With spring calving underway, it never hurts to study up on what to do if a cow or heifer has trouble calving. Bob Blomme, veterinarian from Audubon-Manning Veterinary Clinic in Iowa, says that from the time the water bag is seen, a cow should have the calf on the ground in one hour and a heifer should in two hours. If after that time progress is not occurring, an examination is warranted.

And while it's important to learn when to intervene and help a cow having calving difficulty, it is equally important to know what to do once that calf is on the ground. When a listless calf is pulled or delivered, Dr. Blomme says to refrain from hanging the calf upside down or swinging it around to get it breathing. The weight of the intestines pushes against the diaphragm, essentially compressing the lung field and making it difficult to take that first breath. Also, the amniotic fluid the calf swallowed throughout the pregnancy can flow backward from the stomach through the esophagus and into the mouth. If the calf inhales at that time, he aspirates stomach fluid into the lungs. When you see fluid running out of the mouth and or nose of a calf being held upside down, that is a refluxing from the stomach, not "clearing" his lungs.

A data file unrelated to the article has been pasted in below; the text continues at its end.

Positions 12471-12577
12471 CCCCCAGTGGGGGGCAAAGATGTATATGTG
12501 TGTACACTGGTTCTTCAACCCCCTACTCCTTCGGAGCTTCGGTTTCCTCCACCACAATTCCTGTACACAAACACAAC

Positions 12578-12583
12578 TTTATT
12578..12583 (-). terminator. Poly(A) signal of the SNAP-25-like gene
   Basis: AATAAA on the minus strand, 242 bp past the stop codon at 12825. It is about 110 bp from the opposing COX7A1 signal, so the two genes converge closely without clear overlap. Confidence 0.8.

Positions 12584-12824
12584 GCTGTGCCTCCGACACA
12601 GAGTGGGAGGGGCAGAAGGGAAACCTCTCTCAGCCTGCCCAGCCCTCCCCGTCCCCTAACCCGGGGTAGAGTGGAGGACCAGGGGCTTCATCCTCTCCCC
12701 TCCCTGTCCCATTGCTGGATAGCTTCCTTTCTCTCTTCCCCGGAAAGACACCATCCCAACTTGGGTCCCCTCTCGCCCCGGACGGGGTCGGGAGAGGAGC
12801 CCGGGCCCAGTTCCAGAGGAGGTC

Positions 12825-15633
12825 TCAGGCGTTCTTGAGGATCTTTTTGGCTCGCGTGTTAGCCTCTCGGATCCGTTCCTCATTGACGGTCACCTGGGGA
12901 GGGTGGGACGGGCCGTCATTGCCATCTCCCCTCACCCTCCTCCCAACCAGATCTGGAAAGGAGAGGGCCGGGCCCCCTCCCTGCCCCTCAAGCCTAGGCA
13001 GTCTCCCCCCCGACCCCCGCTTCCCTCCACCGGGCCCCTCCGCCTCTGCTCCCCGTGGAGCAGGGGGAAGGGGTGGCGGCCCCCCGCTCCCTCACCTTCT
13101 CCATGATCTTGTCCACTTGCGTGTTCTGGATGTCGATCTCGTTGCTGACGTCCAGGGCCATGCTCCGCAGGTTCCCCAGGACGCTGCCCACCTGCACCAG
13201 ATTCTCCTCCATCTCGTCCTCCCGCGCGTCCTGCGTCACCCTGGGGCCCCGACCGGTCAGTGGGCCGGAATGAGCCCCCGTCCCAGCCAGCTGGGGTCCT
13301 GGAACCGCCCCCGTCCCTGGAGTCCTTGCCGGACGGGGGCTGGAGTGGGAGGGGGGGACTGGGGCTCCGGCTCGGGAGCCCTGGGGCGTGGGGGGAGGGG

Instead, insert a straw inside the nostril. That acts as an obnoxious stimulus that the calf tries to spit and sputter away from. Roll the calf from side to side, rubbing it vigorously all the while. This combination of stimuli usually gets that calf breathing within the first 60 seconds.